After some wonderful weather it is almost as though Japan senses our impending return to the UK, checks the calendar and notices that it’s a Bank Holiday Monday, and decides to help our transition with a day of rain and grey skies.
Thankfully we have been storing up some of the indoor attractions that Kyoto has to offer and do a pretty good job of avoiding the rain. That said the Japanese seem to be pretty well organised when it comes to rain.
For 500 Yen (about £2.50) you can buy an umbrella from a multitude of places. Made of clear plastic they are both easily recognisable and give a great sense of openness and visibility compared to the traditional British brolley. Better still when you enter various establishments across the city you are either offered a umbrella bag therefore negating the need to flap wildly outside a shop, or just a box that you drop your brolly into. Because they are all the same, it doesn’t matter which one you grab when you leave either. The whole system works really well.
So what do you do when you are in Kyoto and it rains? Before you answer that question you might want to remind yourself that we choose to visit a Mazda factory and an incinerator recently. Our first stop today was to pay homage to the Walt Disney of game design and we set out to visit the headquarters of Nintendo.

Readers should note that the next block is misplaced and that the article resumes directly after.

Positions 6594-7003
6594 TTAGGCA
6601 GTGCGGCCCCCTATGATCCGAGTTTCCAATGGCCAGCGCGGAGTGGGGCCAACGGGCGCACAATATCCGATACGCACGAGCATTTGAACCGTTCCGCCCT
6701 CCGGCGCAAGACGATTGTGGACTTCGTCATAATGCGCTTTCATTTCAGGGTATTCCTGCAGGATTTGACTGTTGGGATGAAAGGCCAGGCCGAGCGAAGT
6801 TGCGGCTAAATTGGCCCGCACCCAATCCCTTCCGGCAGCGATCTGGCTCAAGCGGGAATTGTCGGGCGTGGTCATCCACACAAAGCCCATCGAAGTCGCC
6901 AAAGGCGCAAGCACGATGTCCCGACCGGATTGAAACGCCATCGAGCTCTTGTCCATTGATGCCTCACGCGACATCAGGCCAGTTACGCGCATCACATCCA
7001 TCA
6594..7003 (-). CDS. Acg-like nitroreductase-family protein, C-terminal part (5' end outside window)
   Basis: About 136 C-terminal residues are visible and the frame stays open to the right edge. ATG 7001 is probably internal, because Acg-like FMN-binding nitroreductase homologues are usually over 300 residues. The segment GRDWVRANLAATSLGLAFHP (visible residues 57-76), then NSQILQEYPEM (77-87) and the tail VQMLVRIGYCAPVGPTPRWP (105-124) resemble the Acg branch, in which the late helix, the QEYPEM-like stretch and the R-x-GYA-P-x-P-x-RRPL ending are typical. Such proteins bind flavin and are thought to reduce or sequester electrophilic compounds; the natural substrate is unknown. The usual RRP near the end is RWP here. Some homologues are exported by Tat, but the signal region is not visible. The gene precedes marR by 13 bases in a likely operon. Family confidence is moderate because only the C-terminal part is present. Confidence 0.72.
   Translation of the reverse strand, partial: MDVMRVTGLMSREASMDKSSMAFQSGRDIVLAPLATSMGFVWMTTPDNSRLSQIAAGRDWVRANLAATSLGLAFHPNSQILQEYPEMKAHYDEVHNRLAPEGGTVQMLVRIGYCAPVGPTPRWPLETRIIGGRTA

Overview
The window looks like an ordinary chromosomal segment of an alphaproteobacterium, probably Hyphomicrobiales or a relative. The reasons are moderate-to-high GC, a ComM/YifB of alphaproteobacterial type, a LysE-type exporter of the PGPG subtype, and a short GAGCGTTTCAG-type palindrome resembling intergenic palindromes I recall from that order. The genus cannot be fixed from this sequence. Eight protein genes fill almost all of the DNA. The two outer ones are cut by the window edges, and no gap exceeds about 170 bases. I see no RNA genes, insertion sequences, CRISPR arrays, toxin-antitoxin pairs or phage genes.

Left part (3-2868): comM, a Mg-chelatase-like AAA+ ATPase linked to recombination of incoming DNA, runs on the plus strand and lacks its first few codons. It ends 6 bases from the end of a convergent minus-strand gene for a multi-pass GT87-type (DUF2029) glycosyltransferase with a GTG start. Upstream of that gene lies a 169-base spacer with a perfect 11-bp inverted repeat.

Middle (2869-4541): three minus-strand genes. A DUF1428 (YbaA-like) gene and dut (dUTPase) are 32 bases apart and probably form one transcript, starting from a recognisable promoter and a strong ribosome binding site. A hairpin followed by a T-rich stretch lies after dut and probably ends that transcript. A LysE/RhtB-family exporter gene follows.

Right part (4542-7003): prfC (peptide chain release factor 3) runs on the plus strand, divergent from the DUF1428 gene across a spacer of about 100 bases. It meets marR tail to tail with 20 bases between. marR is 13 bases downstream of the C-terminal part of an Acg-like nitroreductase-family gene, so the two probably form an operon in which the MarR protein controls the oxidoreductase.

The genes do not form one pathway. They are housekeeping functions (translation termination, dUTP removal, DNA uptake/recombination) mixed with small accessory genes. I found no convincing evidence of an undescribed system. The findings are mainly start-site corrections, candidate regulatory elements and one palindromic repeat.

A longish underground ride brought us to a (being honest) disappointing industrial estate and a white building with a grey logo on it. Unperturbed we take some photos and drop off a letter thanking them for all their help in ensuring I didn’t graduate with a first degree but I did leave university with a pretty amazing lap time on Mario Mart.
After that we get a bit more orthodox and head to an official tourist attraction type place, or at least on the face of it, when we visit the International Manga Museum. Once inside it seems far less of a museum and more of a living library. Everywhere you look there are Japanese people reading the many Manga books, reading sat down on chairs, reading stood up, reading sat on stairs, reading everywhere.
It gives the place a lovely relaxed feel. There are some exhibits that explain the subtleties of manga vs anime, and the various media examples you can see that the influence manga has and had across the world, but honestly the best bit of the museum was seeing the range of people, from arguably the most technologically focused nation on the world, sitting and reading comic books (with the absence of smart phones) from the past 60 years on a wet Monday afternoon.